How does probation work in Tennessee?

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What is probation?

Probation is an alternative to a jail or prison sentence. It allows individuals convicted of a crime to remain in the community under the supervision of a probation officer. The goal is to provide rehabilitation while ensuring public safety.  It keeps people in their homes and able to work to support their families.

Can I get probation instead of a jail sentence?

Whether you can get probation instead of going to jail depends on many factors, and there is no way to answer that question without knowing the facts of your case. Generally speaking, probation is available for most first offense misdemeanors and many less serious felonies.

See “What is the difference between a misdemeanor and a felony?

A person is sentenced to probation in one of these two ways: (1) by plea agreement, or (2) sentenced by a judge following a guilty verdict. If you are on probation, you still have a sentence. If other words, you have been sentenced to jail or prison, but the sentence is “suspended.” The suspension of the sentence means that you stay on probation as long as you play by the rules.

In some cases, a person must spend a certain amount of time in jail before the sentence is suspended.   For example, a person convicted of a first-offense DUI has to serve at least 48 hours in jail; the rest of the 11-month 29-day sentence for DUI might be on probation.

What is probation like?

Probation is usually supervised by a probation officer, and it comes with conditions that individuals must follow.  Common conditions include:

  • Regular check-ins with a probation officer.
  • Drug or alcohol testing.
  • Attendance in counseling or rehabilitation programs.
  • Compliance with a stay-away order.
  • Payment of fines and restitution.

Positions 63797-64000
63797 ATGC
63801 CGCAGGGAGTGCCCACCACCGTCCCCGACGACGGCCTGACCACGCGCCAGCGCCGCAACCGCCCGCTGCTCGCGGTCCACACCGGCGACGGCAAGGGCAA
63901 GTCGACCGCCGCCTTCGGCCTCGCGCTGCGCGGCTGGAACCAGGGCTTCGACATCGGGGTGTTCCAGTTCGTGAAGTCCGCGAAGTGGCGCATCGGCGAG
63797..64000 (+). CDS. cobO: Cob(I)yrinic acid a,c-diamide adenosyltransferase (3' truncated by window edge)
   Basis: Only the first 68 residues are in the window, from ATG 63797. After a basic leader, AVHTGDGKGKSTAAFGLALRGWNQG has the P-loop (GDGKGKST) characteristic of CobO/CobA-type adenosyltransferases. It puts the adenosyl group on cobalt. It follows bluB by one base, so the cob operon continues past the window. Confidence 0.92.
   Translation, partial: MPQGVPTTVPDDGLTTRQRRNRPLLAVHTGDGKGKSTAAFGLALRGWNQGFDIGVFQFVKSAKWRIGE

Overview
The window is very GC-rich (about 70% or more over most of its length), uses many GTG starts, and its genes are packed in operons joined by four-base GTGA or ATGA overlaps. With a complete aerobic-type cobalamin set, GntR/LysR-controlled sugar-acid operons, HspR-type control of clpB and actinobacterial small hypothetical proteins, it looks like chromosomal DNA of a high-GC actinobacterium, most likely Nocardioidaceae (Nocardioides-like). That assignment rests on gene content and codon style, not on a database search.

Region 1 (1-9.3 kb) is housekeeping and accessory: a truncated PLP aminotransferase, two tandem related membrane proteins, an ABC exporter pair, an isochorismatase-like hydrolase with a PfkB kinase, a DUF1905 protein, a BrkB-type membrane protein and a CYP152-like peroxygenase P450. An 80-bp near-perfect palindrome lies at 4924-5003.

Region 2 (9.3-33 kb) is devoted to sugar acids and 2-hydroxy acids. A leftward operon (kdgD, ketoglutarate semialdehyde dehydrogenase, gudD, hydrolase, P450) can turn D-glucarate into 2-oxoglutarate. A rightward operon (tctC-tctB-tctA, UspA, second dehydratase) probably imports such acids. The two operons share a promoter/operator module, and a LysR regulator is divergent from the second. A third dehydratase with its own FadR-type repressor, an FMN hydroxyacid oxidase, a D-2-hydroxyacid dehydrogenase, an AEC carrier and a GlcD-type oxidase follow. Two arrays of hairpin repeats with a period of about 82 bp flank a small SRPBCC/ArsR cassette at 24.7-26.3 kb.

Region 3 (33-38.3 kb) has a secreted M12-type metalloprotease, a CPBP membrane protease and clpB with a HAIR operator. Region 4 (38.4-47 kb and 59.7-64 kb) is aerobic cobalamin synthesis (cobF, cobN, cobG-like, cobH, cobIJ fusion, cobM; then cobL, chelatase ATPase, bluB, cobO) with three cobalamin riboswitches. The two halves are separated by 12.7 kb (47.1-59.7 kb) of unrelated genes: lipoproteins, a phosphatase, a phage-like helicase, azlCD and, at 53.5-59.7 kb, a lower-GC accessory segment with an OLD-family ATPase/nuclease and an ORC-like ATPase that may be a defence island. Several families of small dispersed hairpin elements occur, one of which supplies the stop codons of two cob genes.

• Restrictions on travel.
  • Lawful behavior. (In other words, don’t get arrested on new charges.)

Your probation officer will talk to you about your specific requirements. It is vitally important to comply with your probation requirements. If you don’t, you risk going to jail.

Probation will also cost you money. There are monthly fees for probation and drug testing.

Many probation problems can be avoided by staying in contact with your probation officer and letting him or her know if you are experiencing challenges in complying. Your probation officer may be able to point you to resources to help you move forward and be successful on probation.

What happens if I violate probation?

If you do not comply with probation conditions, your probation officer will take out a warrant against you for a probation violation.  This can happen if you repeatedly fail drug tests, if you do not check in as required, or if you fail to complete any requirement.

If you are charged with a probation violation, you will be arrested and will go to court, where you are entitled to a hearing. If the judge determines that you have violated the terms of your probation, you may have to spend some or all of your original sentence in jail.

Get help with probation matters

It is important to understand your options before considering a plea agreement. Criminal defense attorney Carla Grebert can help you decide if a plea involving probation is a good choice in your situation. If you are charged with a violation of probation, she will fight to get you the best outcome. Request a consultation today.

Understanding Probation

Davidson County criminal defense attorney Carla Grebert has prepared a handy printable one-page guide to help you understand probation before you take a plea.  Click here to get it.

Lost your PO's contact info?

Enter your name and date of birth at this link to get the contact info for your Davidson County probation officer, as well as your next court date.

Tenn Assoc of Criminal Defense Lawyers
Member of the National Association of Criminal Defense Lawyers
American Bar Association

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